Balkan Ghosts: A Journey Through History

Overview

From the assassination that triggered World War I to the ethnic warfare in Serbia, Bosnia, and Croatia, the Balkans have been the crucible of the twentieth century, the place where terrorism and genocide first became tools of policy. Chosen as one of the Best Books of the Year by The New York Times, and greeted with critical acclaim as "the most insightful and timely work on the Balkans to date" (The Boston Globe), Kaplan's prescient, ...

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Balkan Ghosts: A Journey Through History

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Overview

From the assassination that triggered World War I to the ethnic warfare in Serbia, Bosnia, and Croatia, the Balkans have been the crucible of the twentieth century, the place where terrorism and genocide first became tools of policy. Chosen as one of the Best Books of the Year by The New York Times, and greeted with critical acclaim as "the most insightful and timely work on the Balkans to date" (The Boston Globe), Kaplan's prescient, enthralling, and often chilling political travelogue is already a modern classic.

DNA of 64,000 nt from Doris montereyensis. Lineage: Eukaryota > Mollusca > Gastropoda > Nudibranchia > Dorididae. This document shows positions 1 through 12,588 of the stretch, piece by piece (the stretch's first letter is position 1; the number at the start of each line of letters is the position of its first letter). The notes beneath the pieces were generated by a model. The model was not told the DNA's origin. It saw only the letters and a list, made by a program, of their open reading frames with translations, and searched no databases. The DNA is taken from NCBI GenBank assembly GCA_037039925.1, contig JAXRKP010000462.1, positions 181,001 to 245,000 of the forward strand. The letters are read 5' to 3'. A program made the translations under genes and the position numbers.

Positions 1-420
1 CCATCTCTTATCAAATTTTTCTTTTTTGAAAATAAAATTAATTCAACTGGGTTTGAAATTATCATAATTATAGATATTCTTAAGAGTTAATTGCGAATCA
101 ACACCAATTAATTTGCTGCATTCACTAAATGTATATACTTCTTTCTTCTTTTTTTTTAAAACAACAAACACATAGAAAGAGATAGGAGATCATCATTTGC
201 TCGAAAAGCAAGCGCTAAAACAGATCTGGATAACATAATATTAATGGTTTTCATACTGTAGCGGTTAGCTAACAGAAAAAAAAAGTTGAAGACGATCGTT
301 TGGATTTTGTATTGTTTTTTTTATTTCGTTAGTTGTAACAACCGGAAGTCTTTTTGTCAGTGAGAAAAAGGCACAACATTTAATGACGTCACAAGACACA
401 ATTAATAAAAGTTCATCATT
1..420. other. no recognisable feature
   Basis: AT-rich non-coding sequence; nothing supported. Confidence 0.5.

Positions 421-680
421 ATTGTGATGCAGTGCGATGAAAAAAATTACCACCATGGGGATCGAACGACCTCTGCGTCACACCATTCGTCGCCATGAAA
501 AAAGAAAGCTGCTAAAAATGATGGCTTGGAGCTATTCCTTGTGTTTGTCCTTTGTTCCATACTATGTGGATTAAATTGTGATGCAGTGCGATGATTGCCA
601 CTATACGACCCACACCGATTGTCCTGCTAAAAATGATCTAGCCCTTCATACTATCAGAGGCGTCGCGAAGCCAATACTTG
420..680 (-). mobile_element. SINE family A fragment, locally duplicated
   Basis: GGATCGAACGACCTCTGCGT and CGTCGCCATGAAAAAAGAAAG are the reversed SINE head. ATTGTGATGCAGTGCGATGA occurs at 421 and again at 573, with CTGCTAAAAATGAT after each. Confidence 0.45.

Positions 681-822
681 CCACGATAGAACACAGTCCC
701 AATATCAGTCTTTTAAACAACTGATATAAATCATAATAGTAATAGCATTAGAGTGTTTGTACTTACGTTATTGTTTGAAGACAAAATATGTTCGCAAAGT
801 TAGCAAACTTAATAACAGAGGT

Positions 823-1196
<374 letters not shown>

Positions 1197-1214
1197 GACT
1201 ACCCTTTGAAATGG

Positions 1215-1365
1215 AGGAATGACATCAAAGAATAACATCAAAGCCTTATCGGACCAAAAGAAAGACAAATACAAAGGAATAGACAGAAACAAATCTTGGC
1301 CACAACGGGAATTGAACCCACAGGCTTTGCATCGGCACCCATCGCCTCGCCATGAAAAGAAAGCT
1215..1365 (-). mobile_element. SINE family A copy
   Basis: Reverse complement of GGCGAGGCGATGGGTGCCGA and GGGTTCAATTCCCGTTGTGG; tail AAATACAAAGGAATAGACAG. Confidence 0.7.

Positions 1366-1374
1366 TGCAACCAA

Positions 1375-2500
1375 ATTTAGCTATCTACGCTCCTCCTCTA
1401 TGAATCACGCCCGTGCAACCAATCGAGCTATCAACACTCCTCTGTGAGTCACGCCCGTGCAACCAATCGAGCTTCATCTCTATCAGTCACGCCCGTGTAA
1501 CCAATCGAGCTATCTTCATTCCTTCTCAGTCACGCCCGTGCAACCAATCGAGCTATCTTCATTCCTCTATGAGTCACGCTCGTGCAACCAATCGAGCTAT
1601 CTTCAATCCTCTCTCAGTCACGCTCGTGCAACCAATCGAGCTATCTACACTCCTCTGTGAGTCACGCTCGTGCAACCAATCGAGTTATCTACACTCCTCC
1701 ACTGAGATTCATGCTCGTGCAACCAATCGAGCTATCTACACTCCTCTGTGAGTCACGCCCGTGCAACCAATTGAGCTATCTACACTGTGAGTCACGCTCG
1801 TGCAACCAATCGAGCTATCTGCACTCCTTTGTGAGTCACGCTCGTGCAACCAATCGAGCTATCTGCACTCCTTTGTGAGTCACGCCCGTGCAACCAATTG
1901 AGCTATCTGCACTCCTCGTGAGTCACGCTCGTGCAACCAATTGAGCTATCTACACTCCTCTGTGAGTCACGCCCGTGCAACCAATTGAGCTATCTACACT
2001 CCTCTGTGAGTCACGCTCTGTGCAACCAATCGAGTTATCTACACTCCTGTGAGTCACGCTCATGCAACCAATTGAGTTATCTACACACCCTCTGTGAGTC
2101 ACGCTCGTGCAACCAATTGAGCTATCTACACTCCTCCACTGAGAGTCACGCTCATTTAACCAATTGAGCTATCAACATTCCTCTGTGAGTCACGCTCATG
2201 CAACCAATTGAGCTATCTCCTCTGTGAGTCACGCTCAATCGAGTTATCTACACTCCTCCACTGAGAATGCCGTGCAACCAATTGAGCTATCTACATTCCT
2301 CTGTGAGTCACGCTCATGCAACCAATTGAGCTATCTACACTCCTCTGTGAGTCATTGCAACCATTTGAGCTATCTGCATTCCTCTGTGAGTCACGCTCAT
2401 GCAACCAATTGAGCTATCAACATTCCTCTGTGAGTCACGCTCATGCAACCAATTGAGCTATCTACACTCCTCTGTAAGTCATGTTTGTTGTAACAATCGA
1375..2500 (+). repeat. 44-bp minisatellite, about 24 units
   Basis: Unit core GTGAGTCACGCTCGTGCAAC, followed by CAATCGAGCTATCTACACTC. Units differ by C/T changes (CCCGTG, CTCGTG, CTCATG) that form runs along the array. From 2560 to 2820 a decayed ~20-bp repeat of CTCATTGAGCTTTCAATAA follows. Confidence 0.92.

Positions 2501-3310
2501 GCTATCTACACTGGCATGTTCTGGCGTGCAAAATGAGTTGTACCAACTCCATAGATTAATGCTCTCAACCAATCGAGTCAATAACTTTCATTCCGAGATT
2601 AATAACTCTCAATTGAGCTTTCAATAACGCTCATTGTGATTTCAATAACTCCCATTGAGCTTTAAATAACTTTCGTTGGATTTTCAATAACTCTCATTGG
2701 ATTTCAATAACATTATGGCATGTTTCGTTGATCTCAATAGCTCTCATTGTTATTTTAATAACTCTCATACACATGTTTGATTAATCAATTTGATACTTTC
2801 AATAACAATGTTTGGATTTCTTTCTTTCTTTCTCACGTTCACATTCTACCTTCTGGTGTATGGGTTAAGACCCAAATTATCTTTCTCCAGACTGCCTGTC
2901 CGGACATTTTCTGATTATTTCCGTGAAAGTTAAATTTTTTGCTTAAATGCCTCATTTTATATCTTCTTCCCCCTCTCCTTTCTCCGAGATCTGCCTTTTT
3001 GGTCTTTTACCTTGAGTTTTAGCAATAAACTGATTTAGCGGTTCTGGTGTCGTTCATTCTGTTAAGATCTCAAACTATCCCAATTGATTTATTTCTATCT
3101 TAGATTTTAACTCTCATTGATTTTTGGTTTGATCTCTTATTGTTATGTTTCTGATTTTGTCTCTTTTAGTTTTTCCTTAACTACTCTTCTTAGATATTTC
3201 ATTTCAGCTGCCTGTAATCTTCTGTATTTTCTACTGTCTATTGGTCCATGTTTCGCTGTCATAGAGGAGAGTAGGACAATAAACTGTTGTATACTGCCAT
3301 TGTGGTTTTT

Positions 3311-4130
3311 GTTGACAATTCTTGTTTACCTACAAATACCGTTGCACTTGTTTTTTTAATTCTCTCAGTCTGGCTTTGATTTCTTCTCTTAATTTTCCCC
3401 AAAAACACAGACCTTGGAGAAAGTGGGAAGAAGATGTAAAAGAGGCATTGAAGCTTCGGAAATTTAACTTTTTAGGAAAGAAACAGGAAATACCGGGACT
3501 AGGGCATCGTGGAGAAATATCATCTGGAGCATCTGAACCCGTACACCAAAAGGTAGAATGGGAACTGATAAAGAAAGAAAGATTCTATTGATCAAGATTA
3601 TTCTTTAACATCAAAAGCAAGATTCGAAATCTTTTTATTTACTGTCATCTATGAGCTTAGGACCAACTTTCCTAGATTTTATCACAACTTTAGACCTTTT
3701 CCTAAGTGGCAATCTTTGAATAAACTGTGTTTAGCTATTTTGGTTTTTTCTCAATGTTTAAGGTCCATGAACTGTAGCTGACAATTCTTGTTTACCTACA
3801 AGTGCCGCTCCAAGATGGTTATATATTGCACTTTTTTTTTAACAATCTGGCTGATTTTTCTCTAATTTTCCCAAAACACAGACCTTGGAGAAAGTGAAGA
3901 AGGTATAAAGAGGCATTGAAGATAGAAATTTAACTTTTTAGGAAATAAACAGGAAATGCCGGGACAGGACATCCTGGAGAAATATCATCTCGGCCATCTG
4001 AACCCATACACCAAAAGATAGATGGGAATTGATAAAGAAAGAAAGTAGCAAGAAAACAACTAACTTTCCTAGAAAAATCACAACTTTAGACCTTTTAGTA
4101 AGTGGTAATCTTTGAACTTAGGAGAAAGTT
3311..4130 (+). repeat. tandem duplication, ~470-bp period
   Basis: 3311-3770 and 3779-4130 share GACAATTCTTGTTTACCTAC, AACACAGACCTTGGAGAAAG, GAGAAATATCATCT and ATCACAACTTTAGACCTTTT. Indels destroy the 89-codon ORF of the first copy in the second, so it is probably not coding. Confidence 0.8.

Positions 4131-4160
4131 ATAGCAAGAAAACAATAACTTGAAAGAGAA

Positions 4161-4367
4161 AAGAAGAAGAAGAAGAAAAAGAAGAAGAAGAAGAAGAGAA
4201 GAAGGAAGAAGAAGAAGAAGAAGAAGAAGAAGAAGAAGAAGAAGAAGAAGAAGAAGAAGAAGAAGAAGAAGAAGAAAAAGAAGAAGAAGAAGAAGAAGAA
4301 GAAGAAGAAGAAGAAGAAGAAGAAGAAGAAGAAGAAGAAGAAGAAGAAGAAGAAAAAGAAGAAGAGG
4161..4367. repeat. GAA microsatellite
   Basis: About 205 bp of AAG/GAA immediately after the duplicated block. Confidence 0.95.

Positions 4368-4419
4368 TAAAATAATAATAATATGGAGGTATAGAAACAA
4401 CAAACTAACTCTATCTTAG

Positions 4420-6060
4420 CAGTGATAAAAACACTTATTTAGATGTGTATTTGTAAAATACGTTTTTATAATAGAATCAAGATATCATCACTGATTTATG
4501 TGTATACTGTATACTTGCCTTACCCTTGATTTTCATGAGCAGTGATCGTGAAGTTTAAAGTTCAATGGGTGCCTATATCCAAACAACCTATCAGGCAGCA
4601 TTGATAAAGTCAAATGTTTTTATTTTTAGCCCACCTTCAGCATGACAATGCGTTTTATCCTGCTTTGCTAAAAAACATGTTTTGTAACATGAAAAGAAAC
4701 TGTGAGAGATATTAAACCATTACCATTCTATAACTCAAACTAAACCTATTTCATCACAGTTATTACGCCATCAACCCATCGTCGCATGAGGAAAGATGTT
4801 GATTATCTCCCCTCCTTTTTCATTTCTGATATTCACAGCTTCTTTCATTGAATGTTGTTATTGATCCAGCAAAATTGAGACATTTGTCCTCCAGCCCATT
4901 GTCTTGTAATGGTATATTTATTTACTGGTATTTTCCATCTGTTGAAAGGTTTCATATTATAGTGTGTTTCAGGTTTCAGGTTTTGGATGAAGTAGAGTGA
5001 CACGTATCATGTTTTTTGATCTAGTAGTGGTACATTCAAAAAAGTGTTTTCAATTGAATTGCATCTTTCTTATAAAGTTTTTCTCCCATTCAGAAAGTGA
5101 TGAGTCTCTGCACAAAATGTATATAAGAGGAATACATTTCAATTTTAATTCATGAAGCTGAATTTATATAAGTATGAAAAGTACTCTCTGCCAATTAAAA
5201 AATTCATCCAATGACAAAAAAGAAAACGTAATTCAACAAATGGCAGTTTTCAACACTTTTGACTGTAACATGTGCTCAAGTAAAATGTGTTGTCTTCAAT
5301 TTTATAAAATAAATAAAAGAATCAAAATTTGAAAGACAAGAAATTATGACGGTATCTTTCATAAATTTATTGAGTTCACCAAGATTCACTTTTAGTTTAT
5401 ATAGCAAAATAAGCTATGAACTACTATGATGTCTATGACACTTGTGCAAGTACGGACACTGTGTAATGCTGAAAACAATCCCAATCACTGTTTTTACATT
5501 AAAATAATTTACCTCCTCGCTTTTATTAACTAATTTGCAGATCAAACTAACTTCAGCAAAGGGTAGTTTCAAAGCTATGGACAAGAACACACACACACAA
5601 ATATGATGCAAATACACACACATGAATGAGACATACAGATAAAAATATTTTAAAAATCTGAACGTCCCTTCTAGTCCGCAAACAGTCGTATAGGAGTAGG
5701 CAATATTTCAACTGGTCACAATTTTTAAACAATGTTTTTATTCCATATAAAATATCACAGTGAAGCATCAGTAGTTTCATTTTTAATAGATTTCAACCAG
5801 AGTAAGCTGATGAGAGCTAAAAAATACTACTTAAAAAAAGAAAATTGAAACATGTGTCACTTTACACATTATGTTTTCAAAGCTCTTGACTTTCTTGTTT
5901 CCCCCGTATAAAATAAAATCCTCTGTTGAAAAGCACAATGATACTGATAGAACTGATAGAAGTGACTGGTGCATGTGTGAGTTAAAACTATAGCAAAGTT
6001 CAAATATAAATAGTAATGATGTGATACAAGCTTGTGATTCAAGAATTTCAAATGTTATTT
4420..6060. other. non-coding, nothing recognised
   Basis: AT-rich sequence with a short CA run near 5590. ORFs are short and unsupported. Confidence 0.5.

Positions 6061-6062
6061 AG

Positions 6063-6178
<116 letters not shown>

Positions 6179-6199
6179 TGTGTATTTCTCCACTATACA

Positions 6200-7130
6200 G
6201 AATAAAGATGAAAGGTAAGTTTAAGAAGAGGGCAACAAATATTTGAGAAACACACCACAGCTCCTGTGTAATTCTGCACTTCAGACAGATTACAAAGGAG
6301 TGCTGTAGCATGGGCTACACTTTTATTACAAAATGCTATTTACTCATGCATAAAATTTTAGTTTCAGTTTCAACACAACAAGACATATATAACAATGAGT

This new edition includes six opinion pieces written by Robert Kaplan about the Balkans between l996 and 2000 beginning just after the implementation of the Dayton Peace Accords and ending after the conclusion of the Kosovo war, with the removal of Slobodan Milosevic from power.

From the assassination that set off World War I to the ethnic warfare sweeping Bosnia and Croatia, the Balkans have been the crucible of the 20th century--the place where terrorism and genocide were first practiced as tools of policy. This enthralling political travelogue helps us understand that region's anguish.

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Editorial Reviews

New Yorker
Vivid...sensitive...Combines political reporting and literary travel writing.
San Francisco Chronicle